Very Early Thoughts about EMC ViPR6 May 2013
EMC announced ViPR today, the culmination of the not-so-secret Project Bourne and its lesser-known predecessor, Project Orion. Although I used to work at EMC before I joined VMware earlier this year, I never really had deep access to what was going on with this project, so my thoughts here are strictly based on what’s been publicly disclosed. Naturally, given that the product was only announced today, these are very early thoughts.
Naturally, Chad Sakac has a write-up on ViPR and what led up to its creation. It’s worth having a read, but allocate plenty of time (it is a bit on the long side).
Based on the limited material that is publicly available so far, here are a few thoughts about ViPR:
I like the control plane-data plane separation model that EMC is taking with ViPR. I’ve had a few conversations about network virtualization and software-defined networking (SDN) recently (see here and here) and the amorphous use of the term “software-defined.” In fact, my good friend Matthew Leib wrote a post about software-defined storage in response to an exchange of tweets about the overuse of “software-defined [insert whatever here]”. If we go back to the original definition of what SDN meant, it referred to the separation of the networking control plane from the networking data plane and the architectural changes resulting from that separation. SDN wasn’t (and isn’t) about virtualizing network switches, routers, or firewalls; that’s NFV (Network Functions Virtualization). Similarly, running storage controller software as virtual machines isn’t software-defined storage, it’s the storage equivalent of NFV (SFV?). Separating the storage control plane from the storage data plane is a much closer storage analogy to SDN, in my opinion. I’m sure that EMC hopes that it will spark a renaissance in storage the way SDN has sparked a renaissance in networking (more on that below).
I like that EMC is including a variety of object storage APIs, including Atmos, AWS S3, and OpenStack Swift, and that there is API support for OpenStack Cinder and OpenStack Glance as well. It would have been the wrong move not to support these APIs in ViPR—in my opinion, EMC won’t get another opportunity like this to broaden their API and platform support.
Obviously, a key difference between SDN and SDS a la ViPR is openness. While EMC proclaims the openness of the solution based on broad API support, 3rd party back-end storage support, a public northbound API, and source code and examples for third-party southbound “plugins” for other platforms, the reality is that this separation of control plane and data plane is being driven by a vendor rather than as a result of collaboration between academic research and industry. The reason this distinction is important is that it’s one thing for a networking vendor to build OpenFlow support into its switches when OpenFlow wasn’t and isn’t created/controlled by a competing vendor, but it’s another thing for a storage vendor to build support into their products for a solution that belongs to EMC. Whether this really matters or not remains yet to be seen—it may be a non-issue. (Yes, I recognize the irony in the fact that I work for VMware, some of whose solutions might be similarly criticized with regard to openness.)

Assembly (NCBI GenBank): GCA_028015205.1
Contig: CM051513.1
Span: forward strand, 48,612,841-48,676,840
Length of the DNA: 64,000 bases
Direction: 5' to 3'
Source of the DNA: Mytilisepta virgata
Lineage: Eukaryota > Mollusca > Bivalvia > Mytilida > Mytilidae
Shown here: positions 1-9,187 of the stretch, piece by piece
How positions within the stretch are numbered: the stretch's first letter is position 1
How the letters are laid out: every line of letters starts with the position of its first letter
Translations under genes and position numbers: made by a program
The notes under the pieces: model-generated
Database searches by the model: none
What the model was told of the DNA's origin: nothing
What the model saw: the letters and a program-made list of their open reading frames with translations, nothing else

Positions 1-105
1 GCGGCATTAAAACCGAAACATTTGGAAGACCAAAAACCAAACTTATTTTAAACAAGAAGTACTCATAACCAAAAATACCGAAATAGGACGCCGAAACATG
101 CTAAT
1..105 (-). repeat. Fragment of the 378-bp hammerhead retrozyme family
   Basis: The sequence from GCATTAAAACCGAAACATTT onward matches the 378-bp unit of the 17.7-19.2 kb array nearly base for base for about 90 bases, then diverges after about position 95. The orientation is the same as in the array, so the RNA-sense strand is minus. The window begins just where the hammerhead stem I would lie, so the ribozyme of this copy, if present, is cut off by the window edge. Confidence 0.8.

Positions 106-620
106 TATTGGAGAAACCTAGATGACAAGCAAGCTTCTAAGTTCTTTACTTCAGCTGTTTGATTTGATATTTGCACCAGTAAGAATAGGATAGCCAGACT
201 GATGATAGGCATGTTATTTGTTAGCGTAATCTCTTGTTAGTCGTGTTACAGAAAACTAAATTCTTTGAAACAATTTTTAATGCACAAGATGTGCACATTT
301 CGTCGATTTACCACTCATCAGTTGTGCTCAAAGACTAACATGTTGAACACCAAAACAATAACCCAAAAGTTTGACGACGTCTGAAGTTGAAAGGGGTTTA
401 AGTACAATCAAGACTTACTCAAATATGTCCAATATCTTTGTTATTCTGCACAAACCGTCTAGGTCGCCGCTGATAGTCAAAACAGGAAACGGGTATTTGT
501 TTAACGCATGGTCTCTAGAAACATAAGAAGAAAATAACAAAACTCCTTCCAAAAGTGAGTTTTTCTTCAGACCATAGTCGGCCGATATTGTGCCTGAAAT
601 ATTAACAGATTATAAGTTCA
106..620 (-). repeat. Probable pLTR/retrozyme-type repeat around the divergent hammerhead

Hey, where’s the network virtualization support? ;-)
Anyway, those are my initial thoughts. Since I haven’t had access to more detailed information on what it does/doesn’t support or how it works, I reserve the right to revise these thoughts and impressions after I get more exposure to ViPR. In the meantime, feel free to add your own thoughts in the comments below. Courteous comments are always welcome (but do please add vendor affiliations where applicable)!
UPDATE: It was brought to my attention I misspelled Matthew Leib’s last name; that has been corrected. My apologies Matt!Tags: EMC · Storage · Virtualization Previous Post: Technology Short Take #32 Next Post: Using GRE Tunnels with Open vSwitch